"Statler and Waldorf," she repeated. "I really loved them as a kid and knew all about them. They were named after hotels. Waldorf even has a wife named Astoria." I smiled again, more naturally this time. "My son, Peter, he likes Elmo," she went on. "He can't get enough Elmo. They somehow get these kids early. Elmo's on their diapers, their juice-boxes, everywhere. Before they can talk, they love Elmo." I looked at the blond boy, Peter. He and some other children were trying to tear bark from the London plane tree. Its roots bubbled up from under the sidewalk like some kind of disease.

"I've tried to get him to watch the Muppets," she said, "but he just loves Elmo." She paused. The crew began rearranging the puppets for the next scene. "I didn't really relate to the other Muppets, not even Kermit," she continued. "I guess I thought Kermit and Miss Piggy and the rest of them were just like adults. They were sort of foreign to me. I felt more like Statler and Waldorf, watching from the balcony. I used to imagine whole conversations with them, commenting on what everyone was doing."

"OK, friends. Please be quiet now," said a young man in New Balance and a headset. The woman smiled at me and turned towards her son. A new scene began.


The other thing I discovered that day, besides a stoop full of Muppets, was a terrible accident. When I returned to my block, I found yellow police tape strung between two signs on the corner of President Street. It turned out that I was right to be confused about the police blockade that morning. It wasn't part of the Muppets set at all. A bike rider had been hit by a bus and killed directly in front of my apartment building. I discovered later that it had happened only minutes before I walked outside and, full of those September sensations, rode my own bike to work. One of those chalk drawings marked where the body had been. I went inside.

The next day was another crisp and beautiful fall day and another lovely ride to work despite the circumstances. When I arrived home, the scene of the accident had become a sort of shrine, which would grow over the coming weeks. First a few flowers appeared, fastened to the nearby street lamp. Then a note was taped above the flowers telling the story of the fallen biker. He was the same age as I was. Unlike me, however, he was deeply involved in community service. He had run a program, helping provide jobs for parolees and troubled Brooklyn teens. More flowers sprung up each day. They lined the metal pole and then spread across the sidewalk, wider and wider, a seeping ring of vegetation.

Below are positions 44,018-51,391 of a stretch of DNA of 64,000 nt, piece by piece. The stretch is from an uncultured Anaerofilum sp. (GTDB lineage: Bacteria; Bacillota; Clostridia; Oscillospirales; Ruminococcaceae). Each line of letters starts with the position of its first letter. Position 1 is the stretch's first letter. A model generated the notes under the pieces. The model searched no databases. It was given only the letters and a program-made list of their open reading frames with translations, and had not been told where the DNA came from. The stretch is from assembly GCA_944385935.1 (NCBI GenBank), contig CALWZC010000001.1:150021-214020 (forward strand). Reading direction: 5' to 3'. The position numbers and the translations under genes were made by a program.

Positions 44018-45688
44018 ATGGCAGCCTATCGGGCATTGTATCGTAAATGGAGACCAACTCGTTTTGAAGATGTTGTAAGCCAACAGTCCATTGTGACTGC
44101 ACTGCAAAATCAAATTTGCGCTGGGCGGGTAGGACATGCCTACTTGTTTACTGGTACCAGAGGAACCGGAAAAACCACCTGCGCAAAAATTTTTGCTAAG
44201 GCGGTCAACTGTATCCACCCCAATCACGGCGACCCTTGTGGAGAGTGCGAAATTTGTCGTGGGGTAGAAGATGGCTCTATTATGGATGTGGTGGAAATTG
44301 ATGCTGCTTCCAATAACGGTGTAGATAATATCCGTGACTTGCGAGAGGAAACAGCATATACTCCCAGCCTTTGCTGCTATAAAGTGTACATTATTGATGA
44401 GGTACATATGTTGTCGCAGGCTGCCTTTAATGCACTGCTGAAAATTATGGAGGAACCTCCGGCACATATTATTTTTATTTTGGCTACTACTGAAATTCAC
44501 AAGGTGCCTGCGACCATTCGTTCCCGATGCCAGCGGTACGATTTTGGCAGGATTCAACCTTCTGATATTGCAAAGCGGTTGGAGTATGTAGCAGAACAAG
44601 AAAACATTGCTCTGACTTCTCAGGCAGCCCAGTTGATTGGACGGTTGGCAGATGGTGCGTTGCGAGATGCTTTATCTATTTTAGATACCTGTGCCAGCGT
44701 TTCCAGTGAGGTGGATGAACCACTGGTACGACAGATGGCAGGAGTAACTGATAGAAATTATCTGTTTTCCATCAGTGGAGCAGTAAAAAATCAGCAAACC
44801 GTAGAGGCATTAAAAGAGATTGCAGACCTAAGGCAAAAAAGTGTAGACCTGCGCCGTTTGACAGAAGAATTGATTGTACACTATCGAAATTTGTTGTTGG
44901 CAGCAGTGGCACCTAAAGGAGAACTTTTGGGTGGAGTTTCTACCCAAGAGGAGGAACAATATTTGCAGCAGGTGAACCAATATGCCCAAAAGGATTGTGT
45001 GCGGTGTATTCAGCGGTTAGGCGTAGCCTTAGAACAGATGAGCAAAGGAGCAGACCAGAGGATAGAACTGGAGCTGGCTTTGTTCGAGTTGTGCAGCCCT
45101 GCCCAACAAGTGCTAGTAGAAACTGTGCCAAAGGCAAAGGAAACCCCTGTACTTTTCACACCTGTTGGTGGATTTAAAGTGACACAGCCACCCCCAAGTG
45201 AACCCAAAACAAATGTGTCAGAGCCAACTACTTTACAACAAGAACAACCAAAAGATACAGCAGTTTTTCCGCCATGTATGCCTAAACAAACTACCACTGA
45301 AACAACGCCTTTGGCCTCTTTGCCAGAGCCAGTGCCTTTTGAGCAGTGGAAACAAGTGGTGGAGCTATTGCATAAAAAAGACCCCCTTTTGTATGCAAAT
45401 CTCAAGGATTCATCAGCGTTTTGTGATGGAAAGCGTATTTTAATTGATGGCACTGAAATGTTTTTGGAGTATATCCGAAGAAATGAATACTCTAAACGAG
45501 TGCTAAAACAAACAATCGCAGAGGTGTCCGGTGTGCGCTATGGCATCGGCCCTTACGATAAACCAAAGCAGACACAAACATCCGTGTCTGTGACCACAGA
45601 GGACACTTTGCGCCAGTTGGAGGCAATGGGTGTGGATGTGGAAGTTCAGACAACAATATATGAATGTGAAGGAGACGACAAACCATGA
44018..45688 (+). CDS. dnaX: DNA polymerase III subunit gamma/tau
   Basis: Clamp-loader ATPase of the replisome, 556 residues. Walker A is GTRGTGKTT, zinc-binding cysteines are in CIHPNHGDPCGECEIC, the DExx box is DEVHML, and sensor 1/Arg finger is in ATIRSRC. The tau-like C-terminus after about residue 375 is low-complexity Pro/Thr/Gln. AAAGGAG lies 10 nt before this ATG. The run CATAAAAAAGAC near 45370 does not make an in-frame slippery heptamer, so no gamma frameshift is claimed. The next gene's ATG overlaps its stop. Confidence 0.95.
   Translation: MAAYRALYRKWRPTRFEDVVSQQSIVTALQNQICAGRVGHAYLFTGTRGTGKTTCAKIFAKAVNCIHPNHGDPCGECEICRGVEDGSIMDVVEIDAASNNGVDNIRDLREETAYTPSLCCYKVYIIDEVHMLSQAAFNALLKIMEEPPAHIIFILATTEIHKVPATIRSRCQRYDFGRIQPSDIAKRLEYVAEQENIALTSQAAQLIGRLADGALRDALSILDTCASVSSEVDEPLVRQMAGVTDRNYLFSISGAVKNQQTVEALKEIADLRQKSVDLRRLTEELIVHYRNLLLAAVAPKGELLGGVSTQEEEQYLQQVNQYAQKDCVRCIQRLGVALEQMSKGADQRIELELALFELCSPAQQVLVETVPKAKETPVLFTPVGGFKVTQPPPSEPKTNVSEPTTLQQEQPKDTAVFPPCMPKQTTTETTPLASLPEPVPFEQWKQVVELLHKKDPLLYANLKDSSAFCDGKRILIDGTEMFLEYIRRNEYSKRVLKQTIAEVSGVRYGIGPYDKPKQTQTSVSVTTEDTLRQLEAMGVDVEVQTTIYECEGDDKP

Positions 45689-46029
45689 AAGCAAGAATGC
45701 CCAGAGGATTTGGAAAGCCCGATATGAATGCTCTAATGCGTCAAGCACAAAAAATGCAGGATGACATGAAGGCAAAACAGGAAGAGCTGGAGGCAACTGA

Then came a bike parked at the scene as a memorial. It was painted completely white. The handle bars were white. The tires were white. The gears and the spokes, white. Everything was white. A few plastic blue flowers were tied to the frame. Above it, bolted to the street sign, there was a white placard that read in simple black type, "Victor Ramirez / 33 years old / Killed by bus / Sept. 18, 2011 / Rest in Peace." I had seen bikes like this, ghost bikes, in the city before. There was one, I remembered, on Houston Street, and another on Fifth Avenue in Brooklyn. I had always thought they were beautiful.

By the time the ghost bike appeared, I was already having serious bouts of nausea. The ghost bike haunted me too.  Its tires were flat — white and flat and misshapen. They looked like they were splattered across the sidewalk. I imagined the bike rider. For some reason, I saw him wearing brown tattered rags like a Disney version of "A Christmas Carol." He rode the bike soundlessly across the grey streets. The flat tires didn't seem to move. This vision was nothing like my scenes of falling men and women. It was just a weird daydream, and it didn't stick with me. But of course I now associate the two things, the image of a dead man flitting through my head and the physical breakdown I felt any time I saw someone removed from the ground.

The flowers disappeared, but the ghost bike stayed. And so did my illness, for the next two and a half months. Everywhere I saw people falling from apple-pickers, stairs, and windows. My stomach was a washing machine. I tried to make sense of my fears.  I knew that my that my vertigo had something to do with this death in front of my house and the ghost bike, even though my dizziness had begun before the accident and the full-blown vertigo had kicked in before the appearance of the ghost bike. In my mind, I kept reconsidering the "Man on Wire," M, and the bike accident. Then my mind would return to the Muppets, their weird little bodies, their squeaky voices, the mother who wasn't Dutch, Statler and Waldorf.  I didn't figure anything out. I didn't get better.


Then I did. I'd like to say that I discovered the cause of my illness, faced my fears, and dispelled them. Or at least, I'd like to tell you that I had watched, "Muppets: Letters to Santa," and it had cured me the way a second knock on the head often cures an amnesiac in a cartoon. But of course the Muppets hadn't really caused my condition, and they didn't relieve it. I did plan on watching the show, but then I forgot. At that point I was making holiday plans with M and was already having fewer and less severe experiences of vertigo. Gradually they disappeared entirely, and by the new year I could look up any time and, with a calm stomach and a clear head, see the sky, plain and gray, like it always was.

Author Bio: 

Austin Kelley’s non-fiction has appeared in The New Yorker, The New York Times, Slate, and other publications. He is the founding editor of The Modern Spectator. Austin has a Ph.D. from Duke, and he teaches writing at NYU.